Character of Turkey-US relations

 Of course, this is not the only breaking point in Turkey-U.S. relations. It is a starting point. Having served as an obstacle, not as an ally in Turkey's most vital affairs, the U.S. has often maintained its relations with Turkey far from international diplomatic codes and courtesy. Most of the ambassadors the U.S. assigned to Turkey have generally acted like a colonial governor while the U.S. has not shown minimum courtesy even toward the highest representatives of Turkey in their contacts in the country most of the time.

The Johnson letter also revealed that the U.S. let down its ally that fought along with it in the same front even in the hardest of times. It was the U.S. that prevented and imposed an embargo on Turkey in the 1974 Cyprus Peace Operation. It has not been forgotten that it embraced the 1980 coup, which is responsible for the FETÖ trouble installed in our system, saying “Our boys did it.” Although it did not allow any Marxist movements in its own close interest regions, the U.S. saw Turkey as a defense point against the USSR and clandestinely supported the Kurdistan Workers’ Party (PKK) and similar Marxist organizations as it supports the PYD/YPG today. It was also the politics of the U.S. that invaded Iraq and set fire to our region, and that pushed Turkey to the field and isolated it in the Syria issue.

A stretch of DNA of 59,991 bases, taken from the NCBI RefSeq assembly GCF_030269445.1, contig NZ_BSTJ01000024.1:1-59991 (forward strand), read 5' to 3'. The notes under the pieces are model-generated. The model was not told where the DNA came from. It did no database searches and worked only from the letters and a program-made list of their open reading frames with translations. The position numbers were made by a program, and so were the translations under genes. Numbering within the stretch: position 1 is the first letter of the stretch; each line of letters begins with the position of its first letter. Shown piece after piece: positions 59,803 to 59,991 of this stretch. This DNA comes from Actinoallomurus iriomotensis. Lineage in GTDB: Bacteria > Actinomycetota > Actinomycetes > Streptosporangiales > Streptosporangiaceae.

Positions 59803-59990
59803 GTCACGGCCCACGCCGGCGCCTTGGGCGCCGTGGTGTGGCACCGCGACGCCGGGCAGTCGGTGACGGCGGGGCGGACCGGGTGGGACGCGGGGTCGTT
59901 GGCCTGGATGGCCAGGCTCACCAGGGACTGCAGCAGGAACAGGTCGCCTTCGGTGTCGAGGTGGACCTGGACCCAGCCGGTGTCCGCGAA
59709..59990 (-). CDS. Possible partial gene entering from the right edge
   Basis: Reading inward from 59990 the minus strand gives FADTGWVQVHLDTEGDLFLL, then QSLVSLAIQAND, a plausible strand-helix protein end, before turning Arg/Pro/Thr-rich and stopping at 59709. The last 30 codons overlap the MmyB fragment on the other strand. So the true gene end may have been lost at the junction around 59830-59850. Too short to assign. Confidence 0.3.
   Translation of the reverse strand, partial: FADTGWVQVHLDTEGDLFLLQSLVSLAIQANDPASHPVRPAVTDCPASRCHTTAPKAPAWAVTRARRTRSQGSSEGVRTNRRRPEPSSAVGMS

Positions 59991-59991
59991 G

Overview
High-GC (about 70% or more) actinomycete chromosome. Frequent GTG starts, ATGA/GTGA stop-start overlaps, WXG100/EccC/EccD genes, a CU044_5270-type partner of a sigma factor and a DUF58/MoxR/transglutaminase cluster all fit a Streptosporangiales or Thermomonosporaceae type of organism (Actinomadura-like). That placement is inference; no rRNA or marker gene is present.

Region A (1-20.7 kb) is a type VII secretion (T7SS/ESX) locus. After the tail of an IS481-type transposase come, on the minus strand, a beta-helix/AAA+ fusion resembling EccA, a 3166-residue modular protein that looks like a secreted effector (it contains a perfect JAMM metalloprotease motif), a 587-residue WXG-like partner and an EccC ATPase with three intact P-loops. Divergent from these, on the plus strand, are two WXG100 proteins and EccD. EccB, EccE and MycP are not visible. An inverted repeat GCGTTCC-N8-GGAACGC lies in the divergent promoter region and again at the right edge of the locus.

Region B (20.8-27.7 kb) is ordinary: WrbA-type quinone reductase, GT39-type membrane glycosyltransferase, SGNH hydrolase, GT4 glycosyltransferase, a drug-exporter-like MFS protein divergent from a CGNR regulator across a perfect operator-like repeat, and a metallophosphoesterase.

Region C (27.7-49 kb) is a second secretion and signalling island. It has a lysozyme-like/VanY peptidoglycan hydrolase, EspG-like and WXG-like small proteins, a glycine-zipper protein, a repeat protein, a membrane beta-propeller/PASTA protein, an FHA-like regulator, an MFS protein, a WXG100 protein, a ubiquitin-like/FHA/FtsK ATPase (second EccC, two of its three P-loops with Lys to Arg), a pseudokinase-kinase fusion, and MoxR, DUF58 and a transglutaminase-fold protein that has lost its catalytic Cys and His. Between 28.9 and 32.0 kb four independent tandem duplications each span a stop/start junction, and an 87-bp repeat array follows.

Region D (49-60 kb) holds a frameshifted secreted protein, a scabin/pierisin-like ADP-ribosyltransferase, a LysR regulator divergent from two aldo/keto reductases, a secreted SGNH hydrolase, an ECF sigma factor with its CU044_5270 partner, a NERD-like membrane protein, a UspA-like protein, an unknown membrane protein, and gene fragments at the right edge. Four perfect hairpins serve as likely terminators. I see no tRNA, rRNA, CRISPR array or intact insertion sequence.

With and after the March 1 resolution, the U.S. tested Turkey with which it would never co-operate in the areas it wanted to dominate. As a result, Turkey was no longer a country that waited for instructions. With these tests, both sides understood that the concept of strategic alliance was nothing more than a formula of postponing problems. The U.S.’s true face once again came to light with its behavior after July 15.  

Turkey is taking steps in the defense industry and conveying the message that it will remain in the Syria field through the Operation Euphrates Shield, that it will act in Idlib with its new allies without seeking permission against the threats and that it may carry out foreign trade with Russia and Iran in Turkish lira – all of which causes the U.S. to freak out.

Now Turkey has to maintain its war with its equanimity and honorable diplomacy. Of course, the U.S.’s incompetent diplomats and rough and intrusive policies in our region are declining in influence with every passing day – which is the main reason for its agitation. But it is not a process to be completed soon. Therefore, it should not be forgotten that so-called mutual compliments and meaningless concepts such as strategic alliance will continue a while more even though relevant parties do not believe in them.

The main issue is what will happen from now on. What kind of a regional structure will emerge and where Turkey will stand?